Kerry St. Pé, a conservationist and marine biologist who grew up in the bayou south of New Orleans, spent his childhood exploring the marshes and cataloguing every living thing in it. "My dad used to say we never could keep a glass jar inside our house because of all the pets I made out of turtles and frogs and minnows and crabs."
He, more than anyone else, understands the gravity and the urgency of the situation. His most important targets were the oil companies, and he won a major battle when he was able to demonstrate that their common practice of dumping toxic brine was killing the marsh. The practice was banned the year his report was made public. But there's still a lot more to be done. St. Pé took Tidwell up in a small airplane, the better to see the devastation to the coast. As the pilot joked, "You better hurry!" They fly over some expanses of gold-green grassy areas, but the majority of the land is broken up into clumps and tufts surrounded by water, with bleached and blackened trunks of dead trees protruding from their watery grave. Everywhere he went, Tidwell saw telephone poles sticking up out of the water, and entire cemeteries floating away. To quote St. Pé, "A complete waste of a God-given gift."
The author points out that the Florida Everglades, deservedly, received $8 billion in federal aid when that area was threatened, and the city of Boston, deservedly or not, $14 billion to build an underground highway (known as "the Big Dig"). But there is very little national awareness of the disaster looming in Louisiana. As Tidwell says, unlike manatees, wolves and grizzlies, "shrimp and muskrat simply don't make sexy calendar covers at fund-raising time."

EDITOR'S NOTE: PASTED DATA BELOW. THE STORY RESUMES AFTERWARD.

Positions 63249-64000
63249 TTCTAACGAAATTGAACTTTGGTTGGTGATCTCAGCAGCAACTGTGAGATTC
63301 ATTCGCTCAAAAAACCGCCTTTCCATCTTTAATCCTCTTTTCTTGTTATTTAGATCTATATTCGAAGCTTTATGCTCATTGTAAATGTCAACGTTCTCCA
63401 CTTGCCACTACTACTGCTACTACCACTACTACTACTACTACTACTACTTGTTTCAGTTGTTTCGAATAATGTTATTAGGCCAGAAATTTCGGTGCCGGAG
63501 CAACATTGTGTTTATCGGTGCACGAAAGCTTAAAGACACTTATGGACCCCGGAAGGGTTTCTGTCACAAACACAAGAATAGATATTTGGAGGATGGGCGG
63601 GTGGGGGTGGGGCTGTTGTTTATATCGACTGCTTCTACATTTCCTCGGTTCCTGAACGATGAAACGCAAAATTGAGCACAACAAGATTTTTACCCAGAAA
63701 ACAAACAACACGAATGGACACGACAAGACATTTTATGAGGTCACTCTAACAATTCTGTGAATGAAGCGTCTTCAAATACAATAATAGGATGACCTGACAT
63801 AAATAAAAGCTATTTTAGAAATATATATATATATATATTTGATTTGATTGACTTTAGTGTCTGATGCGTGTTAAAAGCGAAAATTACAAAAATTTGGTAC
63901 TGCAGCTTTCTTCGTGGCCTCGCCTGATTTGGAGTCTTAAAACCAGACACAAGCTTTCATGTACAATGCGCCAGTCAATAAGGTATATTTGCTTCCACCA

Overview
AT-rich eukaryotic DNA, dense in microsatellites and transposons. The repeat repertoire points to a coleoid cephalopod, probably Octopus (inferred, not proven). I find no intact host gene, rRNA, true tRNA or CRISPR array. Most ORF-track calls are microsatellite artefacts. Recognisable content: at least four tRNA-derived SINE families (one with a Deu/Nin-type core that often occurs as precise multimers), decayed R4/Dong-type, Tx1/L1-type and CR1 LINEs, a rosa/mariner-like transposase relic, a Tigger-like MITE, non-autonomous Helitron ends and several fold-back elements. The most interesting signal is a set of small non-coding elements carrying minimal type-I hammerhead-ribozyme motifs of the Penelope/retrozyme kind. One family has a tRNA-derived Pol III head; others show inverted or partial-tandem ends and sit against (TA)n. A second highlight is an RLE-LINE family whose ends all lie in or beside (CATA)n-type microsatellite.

As well as going out with the local fishermen, Tidwell spent time with a local healer, Lawrence "King Coon" Billiot, a French-speaking Native American. This "traiteur," or healer, spends his time curing people along the bayou for free. Along with herbal remedies and direct touch, a kind of gentle chiropractic manipulation, Lawrence also uses smoke -- a traditional Native American tool -- and prayer. The skeptical Tidwell had been suffering from chronic back pain and had tried everything: osteopaths, acupuncture, pills, chiropractors, and reiki. Nothing seemed to help.
Lawrence, to Tidwell's amusement, gently turned his head from right to left and back again, gave him a hug and a squeeze, chanted some prayer and told him, "Just leave all your back pain here wit' me. It's mine now." Amazingly, it worked.
Tidwell also managed to speak to members of the Vietnamese community, who mostly keep to themselves. Hardworking refugees, they also stand to lose their land and livelihood, all over again.
Like Tidwell, readers will not want to leave the bayou, at least, not without assurances that it will still be there when we visit again.
"My travels along the coast are almost over, and the sadness that comes at the end of any meaningful journey is now compounded by the very real possibility that I will never pass this way again. Not because I don't want to, but because the place won't exist. It might be gone. In all my travels around the world I've never even imagined such a place could exist. The traveler is supposed to go away, not the destination."
Is anything being done at this time to save the Louisiana coast? A small part of the rescue package has been implemented. An artificial diversion of the Mississippi, 23 miles upriver from New Orleans, has been completed. It is expected to preserve 33,000 acres of marshland. But, much more is needed, and quickly, before it is too late. And in this case, prayer and smoke alone won't help.
Tidwell is a well-known travel writer and the author of four books. He is the recipient of an NEA fellowship and two Lowell Thomas awards for travel journalism. A native of Tennessee, on the banks of the Mississippi, he now lives in the Washington D.C. area.
(Pantheon, $23.00, 348 pages.)